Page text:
Concomitant temporomandibular joint ankylosis and maxillomandibular fusion in a child with klippel- feil syndrome

A case report

Deepika Pai, Abhay T. Kamath, Pushpa Kini, Manish Bhagania, Saurabh Kumar

Research output: Contribution to journalArticle

1 Citation (Scopus)

Abstract

Klippel-Feil syndrome (KFS) is classically characterized by fusion of any of the two of seven cervical vertebrae. It is identified by the presence of a triad of clinical signs including short neck, limitation of head and neck movements and low posterior hairline. Unusual bony malformations leading to facial asymmetry is the most common oral manifestation associated with KFS. Such maxillomandibular fusion can also result in restricted mouth opening in children. It's a challenge to provide complete rehabilitation in such children. This paper presents a report of a type II KFS with both maxillomandibular fusion and temporomandibular joint ankylosis which led to the limited mouth opening in a six-year-old child. Also, the child showed an inadequate development of speech, facial asymmetry and compromised oral health owing to the restricted mouth opening. After thorough investigations, surgery was done which restored limited mouth opening which led to normalizing of speech and oral health.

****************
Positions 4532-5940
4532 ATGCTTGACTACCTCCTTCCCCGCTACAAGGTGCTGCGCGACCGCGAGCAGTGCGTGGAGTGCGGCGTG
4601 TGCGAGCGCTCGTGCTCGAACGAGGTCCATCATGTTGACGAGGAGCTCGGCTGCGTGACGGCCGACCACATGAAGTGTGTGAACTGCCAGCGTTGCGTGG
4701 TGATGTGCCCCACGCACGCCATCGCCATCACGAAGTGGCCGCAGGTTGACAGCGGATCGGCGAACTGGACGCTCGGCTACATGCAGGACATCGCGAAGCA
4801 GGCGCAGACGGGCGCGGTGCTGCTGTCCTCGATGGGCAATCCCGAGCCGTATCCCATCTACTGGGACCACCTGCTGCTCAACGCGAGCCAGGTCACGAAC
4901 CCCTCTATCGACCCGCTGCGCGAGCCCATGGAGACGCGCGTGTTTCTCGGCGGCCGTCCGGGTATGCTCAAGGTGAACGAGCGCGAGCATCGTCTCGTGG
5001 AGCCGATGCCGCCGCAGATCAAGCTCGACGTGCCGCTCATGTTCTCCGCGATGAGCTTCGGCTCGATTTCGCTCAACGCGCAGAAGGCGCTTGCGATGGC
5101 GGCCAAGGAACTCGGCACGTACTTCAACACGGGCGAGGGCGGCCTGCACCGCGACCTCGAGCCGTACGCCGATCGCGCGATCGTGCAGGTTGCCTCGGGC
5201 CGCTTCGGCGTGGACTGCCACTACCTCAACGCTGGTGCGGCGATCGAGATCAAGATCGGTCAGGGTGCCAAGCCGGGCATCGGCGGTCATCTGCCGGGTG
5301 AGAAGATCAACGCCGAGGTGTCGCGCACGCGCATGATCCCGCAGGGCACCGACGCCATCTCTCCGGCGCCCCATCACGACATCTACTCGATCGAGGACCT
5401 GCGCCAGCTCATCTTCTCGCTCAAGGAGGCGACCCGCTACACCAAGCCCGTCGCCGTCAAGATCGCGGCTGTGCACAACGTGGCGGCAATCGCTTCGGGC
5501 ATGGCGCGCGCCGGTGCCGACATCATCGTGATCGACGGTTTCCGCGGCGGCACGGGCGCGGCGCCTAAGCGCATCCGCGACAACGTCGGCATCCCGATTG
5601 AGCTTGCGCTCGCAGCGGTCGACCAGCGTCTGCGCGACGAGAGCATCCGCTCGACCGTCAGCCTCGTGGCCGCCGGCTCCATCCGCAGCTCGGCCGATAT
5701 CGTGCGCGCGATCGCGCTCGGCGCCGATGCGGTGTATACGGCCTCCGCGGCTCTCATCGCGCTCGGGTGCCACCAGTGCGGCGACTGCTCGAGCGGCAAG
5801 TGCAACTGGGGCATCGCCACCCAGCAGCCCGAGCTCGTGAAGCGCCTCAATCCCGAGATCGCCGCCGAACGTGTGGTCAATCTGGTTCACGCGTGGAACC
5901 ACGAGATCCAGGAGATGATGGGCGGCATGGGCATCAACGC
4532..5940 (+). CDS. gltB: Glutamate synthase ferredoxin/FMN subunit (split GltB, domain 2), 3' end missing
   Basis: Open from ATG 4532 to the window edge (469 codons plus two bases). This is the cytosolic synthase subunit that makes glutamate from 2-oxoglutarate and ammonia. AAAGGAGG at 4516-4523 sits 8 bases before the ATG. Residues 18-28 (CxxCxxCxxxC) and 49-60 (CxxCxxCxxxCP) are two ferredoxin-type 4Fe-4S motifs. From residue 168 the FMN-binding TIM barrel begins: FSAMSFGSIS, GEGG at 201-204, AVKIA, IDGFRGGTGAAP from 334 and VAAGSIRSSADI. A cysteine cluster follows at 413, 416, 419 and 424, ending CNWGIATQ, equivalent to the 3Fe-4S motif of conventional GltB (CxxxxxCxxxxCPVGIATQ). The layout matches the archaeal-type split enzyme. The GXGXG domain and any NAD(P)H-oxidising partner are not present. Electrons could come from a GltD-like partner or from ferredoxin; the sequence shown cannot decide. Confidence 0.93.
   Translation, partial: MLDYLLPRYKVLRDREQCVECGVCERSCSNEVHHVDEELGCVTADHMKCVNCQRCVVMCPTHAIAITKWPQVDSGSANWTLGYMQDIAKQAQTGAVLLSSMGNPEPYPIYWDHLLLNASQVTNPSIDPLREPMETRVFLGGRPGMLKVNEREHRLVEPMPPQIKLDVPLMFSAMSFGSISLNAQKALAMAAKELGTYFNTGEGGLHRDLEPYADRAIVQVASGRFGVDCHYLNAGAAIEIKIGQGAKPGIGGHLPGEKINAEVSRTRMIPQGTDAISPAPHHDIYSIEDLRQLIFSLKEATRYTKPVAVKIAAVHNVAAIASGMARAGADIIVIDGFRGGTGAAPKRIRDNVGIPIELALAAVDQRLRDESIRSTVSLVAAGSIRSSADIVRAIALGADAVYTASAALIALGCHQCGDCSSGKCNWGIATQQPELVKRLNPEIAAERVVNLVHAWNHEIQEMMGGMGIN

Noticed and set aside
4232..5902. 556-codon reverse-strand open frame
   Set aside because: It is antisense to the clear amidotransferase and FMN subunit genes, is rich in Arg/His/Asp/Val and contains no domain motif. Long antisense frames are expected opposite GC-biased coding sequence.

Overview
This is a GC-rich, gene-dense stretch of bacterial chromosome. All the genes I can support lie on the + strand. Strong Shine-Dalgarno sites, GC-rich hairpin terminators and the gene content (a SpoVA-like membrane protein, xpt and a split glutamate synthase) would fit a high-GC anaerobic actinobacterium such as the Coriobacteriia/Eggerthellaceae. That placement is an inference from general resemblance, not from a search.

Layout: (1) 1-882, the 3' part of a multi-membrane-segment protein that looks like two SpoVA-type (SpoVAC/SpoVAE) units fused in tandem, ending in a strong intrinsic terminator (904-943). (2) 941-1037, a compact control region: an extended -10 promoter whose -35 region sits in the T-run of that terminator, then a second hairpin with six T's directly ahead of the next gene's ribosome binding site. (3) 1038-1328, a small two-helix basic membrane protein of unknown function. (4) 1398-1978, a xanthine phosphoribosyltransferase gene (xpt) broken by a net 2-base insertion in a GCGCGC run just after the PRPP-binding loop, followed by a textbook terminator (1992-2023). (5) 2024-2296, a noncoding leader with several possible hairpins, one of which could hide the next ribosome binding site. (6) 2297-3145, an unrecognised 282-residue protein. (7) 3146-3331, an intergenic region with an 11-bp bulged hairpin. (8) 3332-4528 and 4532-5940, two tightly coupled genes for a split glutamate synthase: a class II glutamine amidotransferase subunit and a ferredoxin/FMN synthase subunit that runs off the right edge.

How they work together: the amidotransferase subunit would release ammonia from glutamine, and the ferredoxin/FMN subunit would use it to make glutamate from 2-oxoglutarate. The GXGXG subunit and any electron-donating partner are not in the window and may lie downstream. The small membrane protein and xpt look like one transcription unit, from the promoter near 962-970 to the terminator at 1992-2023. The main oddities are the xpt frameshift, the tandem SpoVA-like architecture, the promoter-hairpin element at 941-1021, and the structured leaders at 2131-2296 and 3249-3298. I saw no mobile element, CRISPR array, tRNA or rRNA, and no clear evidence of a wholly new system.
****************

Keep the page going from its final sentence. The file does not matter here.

Original languageEnglish
Pages (from-to)386-390
Number of pages5
JournalJournal of Clinical Pediatric Dentistry
Volume42
Issue number5
DOIs
Publication statusPublished - 01-01-2018

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Klippel-Feil Syndrome
Mouth
Facial Asymmetry
Oral Health
Neck
Oral Manifestations
Cervical Vertebrae
Head Movements
Rehabilitation
Temporomandibular ankylosis

All Science Journal Classification (ASJC) codes

  • Pediatrics, Perinatology, and Child Health
  • Dentistry(all)

Cite this

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abstract = "Klippel-Feil syndrome (KFS) is classically characterized by fusion of any of the two of seven cervical vertebrae. It is identified by the presence of a triad of clinical signs including short neck, limitation of head and neck movements and low posterior hairline. Unusual bony malformations leading to facial asymmetry is the most common oral manifestation associated with KFS. Such maxillomandibular fusion can also result in restricted mouth opening in children. It's a challenge to provide complete rehabilitation in such children. This paper presents a report of a type II KFS with both maxillomandibular fusion and temporomandibular joint ankylosis which led to the limited mouth opening in a six-year-old child. Also, the child showed an inadequate development of speech, facial asymmetry and compromised oral health owing to the restricted mouth opening. After thorough investigations, surgery was done which restored limited mouth opening which led to normalizing of speech and oral health.",
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